Technology Can Help Build Modifications That Last
New guidance by Treasury says that now homeowners will have to show documentation regarding income ahead of trial modifications. Why is this needed to build a more successful modification? This revision will ensure upfront - before even the trial modification happens - that the borrower can eventually qualify for a permanent modification. At present, a lot of borrowers are being placed into trial modifications that can't qualify for a permanent mod, but because income verification is being done after the trial mod is set up, servicers don't have all the information needed to determine if a permanent modification is even possible.
Currently most loan servicers are manually attempting to evaluate which loans are candidates for HAMP. This is a very laborious process, riddled with inefficiencies and the potential for mistakes. Once a loan has manually been qualified under the HAMP guidelines, servicers generate a loan modification package, which is distributed to the borrower. Interested borrowers return the package with the required documents to the servicer for processing and underwriting.
Servicers need to embrace technology that enables them to more efficiently meet the ever-increasing need for successfully analyzing and evaluating loss mitigation efforts. To this end, Mortgage Cadence has launched what it calls the Loss Mitigation Gateway, which allows servicers to automatically analyze a bulk set of loans (or on a per-loan basis as needed) against the required HAMP guidelines and automatically generate and distribute loan modification packages for those that qualify.
Mortgage Cadence's Loss Mitigation Gateway allows the user to import a batch of loans to be analyzed against the current HAMP guidelines, run customized analytics to determine which document packages within a batch should be generated for the HAMP modification process, request a HAMP loan modification package be created and distributed to a secure location, request that a review for required loan mod data and documentation be performed by the loan mod underwriter, view a pipeline that displays current loan mods with current status and configure a marketing page within the Gateway with branding/logo options, marketing downloads and information about current service offerings.
Urban Settlement Services, the nation's largest loss mitigation and modification provider, turned to Mortgage Cadence when volumes became too difficult to handle without automation. Jim Smith, president of Urban Settlement Services, said, "As our volumes mounted, we came to the realization that in order to maintain our high level of service we needed to make some strategic changes to how we do business, and in particular find a technology solution that could further automate our processes while delivering validation tools, analytics and document preparation and delivery services."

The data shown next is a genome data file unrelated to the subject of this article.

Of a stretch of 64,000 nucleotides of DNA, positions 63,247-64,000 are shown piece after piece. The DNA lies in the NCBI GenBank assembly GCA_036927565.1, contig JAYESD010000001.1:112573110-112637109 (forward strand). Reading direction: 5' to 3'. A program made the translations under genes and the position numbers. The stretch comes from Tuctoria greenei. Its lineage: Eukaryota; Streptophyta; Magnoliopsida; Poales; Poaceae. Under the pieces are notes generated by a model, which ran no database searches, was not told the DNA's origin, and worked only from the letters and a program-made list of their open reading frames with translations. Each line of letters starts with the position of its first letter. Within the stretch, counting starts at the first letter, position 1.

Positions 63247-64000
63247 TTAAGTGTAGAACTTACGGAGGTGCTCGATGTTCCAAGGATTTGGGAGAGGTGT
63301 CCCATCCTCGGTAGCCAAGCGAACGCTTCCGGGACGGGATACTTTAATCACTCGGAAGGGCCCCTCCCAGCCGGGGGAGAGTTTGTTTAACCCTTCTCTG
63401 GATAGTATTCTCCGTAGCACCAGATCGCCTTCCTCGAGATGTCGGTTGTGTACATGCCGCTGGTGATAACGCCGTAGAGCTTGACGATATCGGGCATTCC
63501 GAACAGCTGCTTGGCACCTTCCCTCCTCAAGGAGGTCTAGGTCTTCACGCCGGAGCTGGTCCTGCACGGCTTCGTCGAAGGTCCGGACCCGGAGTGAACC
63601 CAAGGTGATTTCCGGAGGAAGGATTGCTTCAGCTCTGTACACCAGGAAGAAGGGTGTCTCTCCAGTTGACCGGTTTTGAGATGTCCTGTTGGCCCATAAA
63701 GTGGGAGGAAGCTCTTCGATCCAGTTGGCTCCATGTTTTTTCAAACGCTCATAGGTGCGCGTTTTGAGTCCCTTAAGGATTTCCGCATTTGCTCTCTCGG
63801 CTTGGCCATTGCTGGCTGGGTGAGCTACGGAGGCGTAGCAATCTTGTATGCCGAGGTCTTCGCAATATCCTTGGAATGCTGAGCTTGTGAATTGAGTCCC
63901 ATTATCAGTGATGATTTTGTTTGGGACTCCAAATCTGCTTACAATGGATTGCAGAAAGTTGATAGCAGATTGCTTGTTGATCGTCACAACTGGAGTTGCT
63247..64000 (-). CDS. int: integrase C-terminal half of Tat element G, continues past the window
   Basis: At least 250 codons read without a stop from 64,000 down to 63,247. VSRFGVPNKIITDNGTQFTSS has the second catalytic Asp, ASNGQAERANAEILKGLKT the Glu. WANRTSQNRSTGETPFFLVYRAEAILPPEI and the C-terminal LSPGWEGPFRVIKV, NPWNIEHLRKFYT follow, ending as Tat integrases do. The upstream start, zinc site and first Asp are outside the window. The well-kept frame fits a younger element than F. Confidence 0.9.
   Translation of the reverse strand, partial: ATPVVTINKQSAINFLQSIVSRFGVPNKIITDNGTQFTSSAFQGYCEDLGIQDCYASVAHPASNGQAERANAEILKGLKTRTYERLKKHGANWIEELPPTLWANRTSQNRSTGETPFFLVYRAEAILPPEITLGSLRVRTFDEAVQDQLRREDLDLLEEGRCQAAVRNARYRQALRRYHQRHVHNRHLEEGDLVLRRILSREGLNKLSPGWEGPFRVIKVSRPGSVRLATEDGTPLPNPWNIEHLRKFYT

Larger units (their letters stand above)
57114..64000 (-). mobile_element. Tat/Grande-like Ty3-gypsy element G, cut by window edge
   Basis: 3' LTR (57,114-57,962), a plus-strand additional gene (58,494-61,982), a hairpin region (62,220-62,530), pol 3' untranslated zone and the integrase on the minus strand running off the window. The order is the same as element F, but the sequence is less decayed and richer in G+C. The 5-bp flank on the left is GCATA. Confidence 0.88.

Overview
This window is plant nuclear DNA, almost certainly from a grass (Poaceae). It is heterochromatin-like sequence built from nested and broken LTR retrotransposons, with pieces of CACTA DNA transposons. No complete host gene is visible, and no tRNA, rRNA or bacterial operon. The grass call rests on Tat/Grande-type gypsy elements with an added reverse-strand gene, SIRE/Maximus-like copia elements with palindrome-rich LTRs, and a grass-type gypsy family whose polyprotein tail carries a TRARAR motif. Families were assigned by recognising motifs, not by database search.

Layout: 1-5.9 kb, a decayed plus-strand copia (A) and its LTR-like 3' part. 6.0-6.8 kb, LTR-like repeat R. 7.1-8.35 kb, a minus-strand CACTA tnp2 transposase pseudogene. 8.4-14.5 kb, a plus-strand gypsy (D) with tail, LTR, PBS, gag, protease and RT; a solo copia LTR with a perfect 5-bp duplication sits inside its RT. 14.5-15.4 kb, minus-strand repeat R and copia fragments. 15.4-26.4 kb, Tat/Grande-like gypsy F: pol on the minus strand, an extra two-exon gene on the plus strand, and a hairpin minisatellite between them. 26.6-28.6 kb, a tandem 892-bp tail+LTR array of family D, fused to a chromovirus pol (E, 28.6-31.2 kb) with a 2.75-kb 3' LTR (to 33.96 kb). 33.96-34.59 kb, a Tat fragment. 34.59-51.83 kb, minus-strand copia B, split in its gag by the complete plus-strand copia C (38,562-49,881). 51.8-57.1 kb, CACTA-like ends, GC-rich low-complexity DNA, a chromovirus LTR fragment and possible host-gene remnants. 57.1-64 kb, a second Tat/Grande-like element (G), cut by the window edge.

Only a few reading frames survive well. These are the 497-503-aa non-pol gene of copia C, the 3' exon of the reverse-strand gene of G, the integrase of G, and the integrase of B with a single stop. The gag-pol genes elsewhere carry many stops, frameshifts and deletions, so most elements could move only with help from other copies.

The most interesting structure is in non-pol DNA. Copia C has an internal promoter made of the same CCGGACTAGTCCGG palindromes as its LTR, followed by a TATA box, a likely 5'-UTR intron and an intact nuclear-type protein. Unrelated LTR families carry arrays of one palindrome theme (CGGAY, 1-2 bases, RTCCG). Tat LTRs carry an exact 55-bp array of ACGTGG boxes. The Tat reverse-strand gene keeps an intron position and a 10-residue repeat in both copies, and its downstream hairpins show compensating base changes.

Realizing the need for more automation to build lasting modifications, Mortgage Cadence isn't alone in trying to deliver a more all-in-one solution. Similarly, the Hope Now Alliance has launched IndiSoft's flagship product called RxOffice. Based on the RxOffice technology, the new Hope Now Web portal called LoanPort streamlines the process by leveraging HUD counseling agencies that provide free services to at-risk borrowers. Hope LoanPort assists these organizations in submitting all the required documentation and data elements needed to consider a borrower for HAMP to their mortgage servicer.
"This new Web portal will help homeowners get a faster answer, via their housing counselor, on whether or not they qualify for a HAMP loan," said Faith Schwartz, executive director, Hope Now. "The ability to help at-risk borrowers navigate more quickly through the HAMP modification process is a win-win for borrowers and the servicers. Using available, secured technology and standardized application forms will make a difference in the amount of time it takes for a consumer to get the answers they are seeking."
Housing counselors will be able to track the progress of a homeowner's application and provide them with regular status updates, which has been a source of frustration in some cases. Additionally, this one port of entry will help the industry and the government to better understand where the bottlenecks are and take steps to address them.
"Technology can tell us why the mod is not sticking," added Sanjeev Dahiwadkar, president and CEO at IndiSoft. "The DTI requirement in HAMP now is high, in my opinion. With a drop in home prices maybe that should be decreased. The servicer will be able to tell the government we tried to help this many borrowers, but this many couldn't get to a final mod because the DTI was too high using this technology. From there, the government can and should adjust the program. Our hope is to provide transparency."
Greg Hebner, president of MOS Group, also known as Mortgage Outreach Services, says, "Everyone is trying to figure out how we get these borrowers passed the finish line. There's an urgency that servicers haven't faced before." MOS has been facilitating various types of mortgage resolutions between troubled borrowers and their lenders or servicers for over 34 years. "Servicers are being asked for data on a level of granularity that they've never been asked for. They're being asked for certain detail and they're saying, 'Shoot, we do that in Excel.' You can't have 30 days to figure it out."
Mr. Hebner thinks the government is getting it right and new tweaks will help HAMP be more effective, provided servicers apply technology to their processes. "When the December HAMP numbers come out I think they'll be better. We've focused on the doc side of HAMP. Servicers can qualify borrowers, but they often lose the borrower in the trial period."